Home gardeners and commercial farmers alike should be on the lookout for a new Virginia pest: the allium leaf miner, says Tom Kuhar, a professor of entomology at Virginia Tech.
The allium leafminer is an invasive fly that can devastate allium crops like onions, garlic, and leeks. It was first recorded in the U.S. in Pennsylvania in 2015 and was recorded in Virginia in 2021.
“The pest attacks onions, garlic, and leeks where the larvae (maggots) feed on plant tissue by “mining” the plant, causing wilting and possible death,” says Kuhar.
Kuhar says that adult females repeatedly puncture allium leaves with their ovipositor (a tube-like organ for depositing eggs), resulting in a line of small white dots. This may cause leaves to be wavy, curled, and distorted.
“Larvae, which look like a typical whitish maggot, are extremely destructive as they “mine” leaves and move into bulbs and leaf sheathes where they pupate (enter the next stage of their lifecycle),” says Kuhar. “Infected plants may appear wilted or stunted with distorted leaves and smaller bulbs.”
Kuhar says the invasive pest was recorded in Southwest Virginia in 2021 and has been found in Montgomery, Carroll, Botetourt, and Bedford counties. Virginians are encouraged to be on the lookout for this pest and help monitor its spread.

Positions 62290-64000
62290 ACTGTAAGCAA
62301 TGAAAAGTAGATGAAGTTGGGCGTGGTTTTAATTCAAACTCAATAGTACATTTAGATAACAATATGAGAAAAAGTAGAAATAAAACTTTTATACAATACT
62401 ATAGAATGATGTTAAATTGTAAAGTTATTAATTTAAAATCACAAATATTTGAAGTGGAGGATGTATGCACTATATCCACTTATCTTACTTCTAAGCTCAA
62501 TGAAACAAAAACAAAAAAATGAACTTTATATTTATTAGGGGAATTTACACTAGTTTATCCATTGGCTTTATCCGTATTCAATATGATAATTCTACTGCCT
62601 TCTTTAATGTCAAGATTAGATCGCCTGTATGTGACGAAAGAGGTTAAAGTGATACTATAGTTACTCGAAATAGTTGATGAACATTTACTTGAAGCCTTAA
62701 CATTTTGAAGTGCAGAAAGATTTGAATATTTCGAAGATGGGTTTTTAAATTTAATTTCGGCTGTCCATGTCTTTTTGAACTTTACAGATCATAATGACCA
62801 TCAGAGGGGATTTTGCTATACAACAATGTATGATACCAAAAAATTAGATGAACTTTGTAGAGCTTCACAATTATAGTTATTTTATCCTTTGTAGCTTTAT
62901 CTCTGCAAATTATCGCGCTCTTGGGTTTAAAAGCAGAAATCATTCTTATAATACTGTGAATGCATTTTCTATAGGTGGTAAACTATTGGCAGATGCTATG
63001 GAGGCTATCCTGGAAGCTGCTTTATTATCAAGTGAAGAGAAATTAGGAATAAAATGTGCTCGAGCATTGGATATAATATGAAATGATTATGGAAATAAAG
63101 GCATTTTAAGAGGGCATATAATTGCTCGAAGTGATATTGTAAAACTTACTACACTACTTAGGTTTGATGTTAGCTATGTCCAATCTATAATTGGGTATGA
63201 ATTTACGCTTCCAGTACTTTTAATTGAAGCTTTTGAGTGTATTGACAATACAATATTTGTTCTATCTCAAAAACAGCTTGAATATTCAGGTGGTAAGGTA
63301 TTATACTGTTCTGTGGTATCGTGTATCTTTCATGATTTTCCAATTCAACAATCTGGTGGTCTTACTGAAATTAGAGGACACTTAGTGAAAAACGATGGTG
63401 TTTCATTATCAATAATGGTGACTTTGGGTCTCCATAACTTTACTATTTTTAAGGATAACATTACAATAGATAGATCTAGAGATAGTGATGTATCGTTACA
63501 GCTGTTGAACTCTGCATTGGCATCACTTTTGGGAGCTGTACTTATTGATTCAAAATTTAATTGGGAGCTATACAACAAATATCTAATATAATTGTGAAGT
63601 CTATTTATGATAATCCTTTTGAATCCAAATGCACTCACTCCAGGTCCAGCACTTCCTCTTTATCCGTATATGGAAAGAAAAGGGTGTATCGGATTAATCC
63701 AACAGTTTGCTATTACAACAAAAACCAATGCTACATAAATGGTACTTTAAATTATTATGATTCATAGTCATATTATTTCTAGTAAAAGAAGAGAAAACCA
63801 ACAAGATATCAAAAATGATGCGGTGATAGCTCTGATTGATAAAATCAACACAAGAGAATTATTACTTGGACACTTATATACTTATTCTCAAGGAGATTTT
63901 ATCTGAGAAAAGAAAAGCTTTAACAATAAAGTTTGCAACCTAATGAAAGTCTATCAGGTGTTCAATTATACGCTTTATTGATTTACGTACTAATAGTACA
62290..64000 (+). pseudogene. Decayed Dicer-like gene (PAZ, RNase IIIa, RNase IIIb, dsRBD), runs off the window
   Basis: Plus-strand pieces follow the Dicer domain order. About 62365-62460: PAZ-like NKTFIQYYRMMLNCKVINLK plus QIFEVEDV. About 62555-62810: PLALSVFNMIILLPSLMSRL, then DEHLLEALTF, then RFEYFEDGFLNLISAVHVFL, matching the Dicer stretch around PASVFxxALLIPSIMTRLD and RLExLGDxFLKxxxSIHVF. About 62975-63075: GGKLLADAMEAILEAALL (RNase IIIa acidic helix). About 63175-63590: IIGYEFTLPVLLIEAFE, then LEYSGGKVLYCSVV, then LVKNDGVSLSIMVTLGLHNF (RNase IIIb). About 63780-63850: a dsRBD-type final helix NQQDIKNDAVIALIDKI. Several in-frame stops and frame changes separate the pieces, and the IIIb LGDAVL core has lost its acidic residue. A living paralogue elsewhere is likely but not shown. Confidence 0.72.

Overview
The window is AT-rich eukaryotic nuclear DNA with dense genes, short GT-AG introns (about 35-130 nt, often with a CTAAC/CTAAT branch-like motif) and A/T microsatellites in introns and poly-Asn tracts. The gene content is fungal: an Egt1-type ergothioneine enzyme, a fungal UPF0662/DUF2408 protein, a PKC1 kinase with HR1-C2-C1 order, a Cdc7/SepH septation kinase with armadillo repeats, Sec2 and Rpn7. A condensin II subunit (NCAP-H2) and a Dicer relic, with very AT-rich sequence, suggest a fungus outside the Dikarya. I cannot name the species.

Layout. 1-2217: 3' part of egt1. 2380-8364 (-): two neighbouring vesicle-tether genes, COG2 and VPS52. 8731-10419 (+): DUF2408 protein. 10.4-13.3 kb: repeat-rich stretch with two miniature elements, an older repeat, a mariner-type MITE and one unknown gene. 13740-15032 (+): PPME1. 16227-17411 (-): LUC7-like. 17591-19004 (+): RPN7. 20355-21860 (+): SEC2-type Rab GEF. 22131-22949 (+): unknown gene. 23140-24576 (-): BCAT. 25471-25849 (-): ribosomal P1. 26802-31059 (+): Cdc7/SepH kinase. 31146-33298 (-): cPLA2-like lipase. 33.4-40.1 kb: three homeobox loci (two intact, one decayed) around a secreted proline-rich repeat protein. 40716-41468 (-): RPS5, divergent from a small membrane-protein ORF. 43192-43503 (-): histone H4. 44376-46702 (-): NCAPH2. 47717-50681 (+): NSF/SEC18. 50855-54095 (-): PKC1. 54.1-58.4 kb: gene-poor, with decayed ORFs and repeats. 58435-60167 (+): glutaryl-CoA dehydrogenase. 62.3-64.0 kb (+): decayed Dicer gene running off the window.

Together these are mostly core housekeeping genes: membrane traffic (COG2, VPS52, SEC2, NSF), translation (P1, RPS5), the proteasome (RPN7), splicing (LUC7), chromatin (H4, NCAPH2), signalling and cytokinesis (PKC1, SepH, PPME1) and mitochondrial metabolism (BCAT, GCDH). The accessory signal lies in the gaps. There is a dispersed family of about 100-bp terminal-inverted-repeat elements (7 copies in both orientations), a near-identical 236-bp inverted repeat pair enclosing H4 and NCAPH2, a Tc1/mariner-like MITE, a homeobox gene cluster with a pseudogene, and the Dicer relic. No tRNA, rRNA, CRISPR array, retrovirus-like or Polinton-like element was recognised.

To protect plants, Kuhar says covering crops with agricultural fabric in April-May and September-October, during the adult flights will exclude egg-laying females from reaching your plants and help prevent larval infestations. There are a number of registered insecticide options for commercial growers. For pesticide recommendations or other information, contact your local Virginia Cooperative Extension Office or consult the Mid-Atlantic Commercial Vegetable Production Recommendations, Virginia Cooperative Extension Publication 456-420 (SPES-391P).
Virginia Cooperative Extension experts help all Virginians implement the research of Virginia’s two land-grant universities, Virginia Tech and Virginia State University, and provide real solutions for a more sustainable and collaborative commonwealth.
To help connect your community with research-based horticulture education and participate in volunteer projects related to emerging pests, environmental stewardship, and community resilience, become an Extension Master Gardener by contacting your local Extension Office.
Max Esterhuizen for Virginia Tech